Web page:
The Public Health Department the building seems innocuous, newly painted in fuchsia and lavender, but it is surrounded by the Police Department, County Sheriff, Fayette County Court, and Judge’s office. This location is obviously not ideal for illegal drug users looking to access care.
Anita Stewart is a DO who helps head up the harm reduction program. We talked about the importance of community (particularly law enforcement) buy-in to ensure sustainability in the program. Sometimes this buy-in comes with compromise. For example, While the health department takes in more dirty needles than they give out (as measured by weight) there is still minimal support for giving out more than 30 needles because of fears that that will increase the number of discarded needles in public areas. Similarly, the police have an agreement with the public health department that they will not arrest people at the clinic, or after receiving care there. Last month, however, the police recently broke this agreement, arresting a patient who had a minor parole violation. The number of patients at the clinic plummeted and are only just starting to rise again. The clinic is hoping to have more sites to serve a wider population with sites away from the police. However, while Anita Stewart says that it can be hard to “play nice in the sandbox,” there has been greater acceptance among its critics as the program becomes more established. She says that when people are skeptical about harm reduction, she invites them to volunteer and see the wide range of people who have become dependent on opioids. She says that type one diabetics, nurses, and other people who have a greater comfort with needles seem more likely to become IV drug users. Stewart also stresses the importance of healthcare providers using their professional privilege for advocating harm reduction among stigmatized populations. “After all,” she says, “many of these people got hooked on opioids through legal medical prescriptions, we did this to them.”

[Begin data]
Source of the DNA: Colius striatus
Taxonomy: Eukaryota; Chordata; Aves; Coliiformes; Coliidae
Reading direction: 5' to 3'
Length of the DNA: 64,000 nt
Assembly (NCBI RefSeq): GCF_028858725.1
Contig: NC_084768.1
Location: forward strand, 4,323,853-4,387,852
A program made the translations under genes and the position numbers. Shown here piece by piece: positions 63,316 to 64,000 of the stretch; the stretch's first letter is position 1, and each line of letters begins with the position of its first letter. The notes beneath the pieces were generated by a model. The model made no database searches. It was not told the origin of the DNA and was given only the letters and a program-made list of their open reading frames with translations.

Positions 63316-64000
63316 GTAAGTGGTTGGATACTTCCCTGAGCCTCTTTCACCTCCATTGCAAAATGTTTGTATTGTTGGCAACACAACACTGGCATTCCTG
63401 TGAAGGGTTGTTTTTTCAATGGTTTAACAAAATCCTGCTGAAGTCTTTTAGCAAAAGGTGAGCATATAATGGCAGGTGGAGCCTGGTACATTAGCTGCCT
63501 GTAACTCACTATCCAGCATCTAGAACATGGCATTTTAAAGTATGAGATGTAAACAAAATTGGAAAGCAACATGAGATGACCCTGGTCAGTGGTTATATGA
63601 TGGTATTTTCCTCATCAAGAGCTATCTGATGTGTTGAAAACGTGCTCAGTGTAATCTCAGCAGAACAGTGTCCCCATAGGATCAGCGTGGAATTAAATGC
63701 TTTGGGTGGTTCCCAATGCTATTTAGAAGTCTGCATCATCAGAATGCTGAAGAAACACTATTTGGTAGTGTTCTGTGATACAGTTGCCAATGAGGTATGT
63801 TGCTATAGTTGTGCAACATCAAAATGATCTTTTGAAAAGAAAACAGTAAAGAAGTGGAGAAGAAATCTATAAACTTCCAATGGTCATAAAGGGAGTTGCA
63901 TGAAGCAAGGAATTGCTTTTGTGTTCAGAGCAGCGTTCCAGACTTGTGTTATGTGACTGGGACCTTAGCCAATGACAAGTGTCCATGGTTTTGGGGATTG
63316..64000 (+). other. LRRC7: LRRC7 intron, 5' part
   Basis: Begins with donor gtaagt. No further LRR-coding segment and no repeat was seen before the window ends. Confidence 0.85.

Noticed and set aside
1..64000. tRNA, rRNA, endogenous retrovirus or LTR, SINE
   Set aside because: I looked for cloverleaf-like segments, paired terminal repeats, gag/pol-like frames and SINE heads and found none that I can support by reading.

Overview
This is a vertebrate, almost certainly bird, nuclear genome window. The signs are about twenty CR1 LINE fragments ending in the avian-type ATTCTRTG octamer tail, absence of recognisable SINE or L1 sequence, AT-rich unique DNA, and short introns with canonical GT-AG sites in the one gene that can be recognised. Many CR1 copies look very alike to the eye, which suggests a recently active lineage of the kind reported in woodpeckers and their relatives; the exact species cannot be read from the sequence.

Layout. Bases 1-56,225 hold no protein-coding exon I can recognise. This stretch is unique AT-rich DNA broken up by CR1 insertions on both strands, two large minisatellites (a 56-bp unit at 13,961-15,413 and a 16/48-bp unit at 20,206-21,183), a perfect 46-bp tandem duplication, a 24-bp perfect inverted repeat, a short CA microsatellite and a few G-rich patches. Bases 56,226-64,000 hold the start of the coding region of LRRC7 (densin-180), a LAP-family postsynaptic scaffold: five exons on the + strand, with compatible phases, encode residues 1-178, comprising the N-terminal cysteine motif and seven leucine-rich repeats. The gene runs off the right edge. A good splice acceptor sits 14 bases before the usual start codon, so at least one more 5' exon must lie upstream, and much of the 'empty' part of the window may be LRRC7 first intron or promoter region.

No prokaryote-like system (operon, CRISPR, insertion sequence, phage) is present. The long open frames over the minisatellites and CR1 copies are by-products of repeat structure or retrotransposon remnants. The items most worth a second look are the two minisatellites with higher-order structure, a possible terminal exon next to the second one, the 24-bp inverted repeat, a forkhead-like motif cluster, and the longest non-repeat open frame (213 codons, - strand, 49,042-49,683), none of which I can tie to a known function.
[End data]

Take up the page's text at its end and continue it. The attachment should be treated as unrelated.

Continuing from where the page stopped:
Needle exchange can be a controversial issue, and until 2016 federal funding could not go to these kinds of programs. These programs are still illegal in 15 states, but while stigma still remains, needle exchange programs are slowly gaining popularity across the country because they work. Not only have decades of studies shown that they reduce the spread of blood-borne diseases and the number of needles in public spaces, they also can help connect people to treatment when they are ready. Because of the increase in opiate-related incarceration around the country, another controversial program is gaining momentum in WV and across the country, called the Law Enforcement Assistance Diversion (LEAD) program. It allows public safety officials to work with behavioral health providers by diverting low-level drug offenders away from jail time and towards treatment and support services.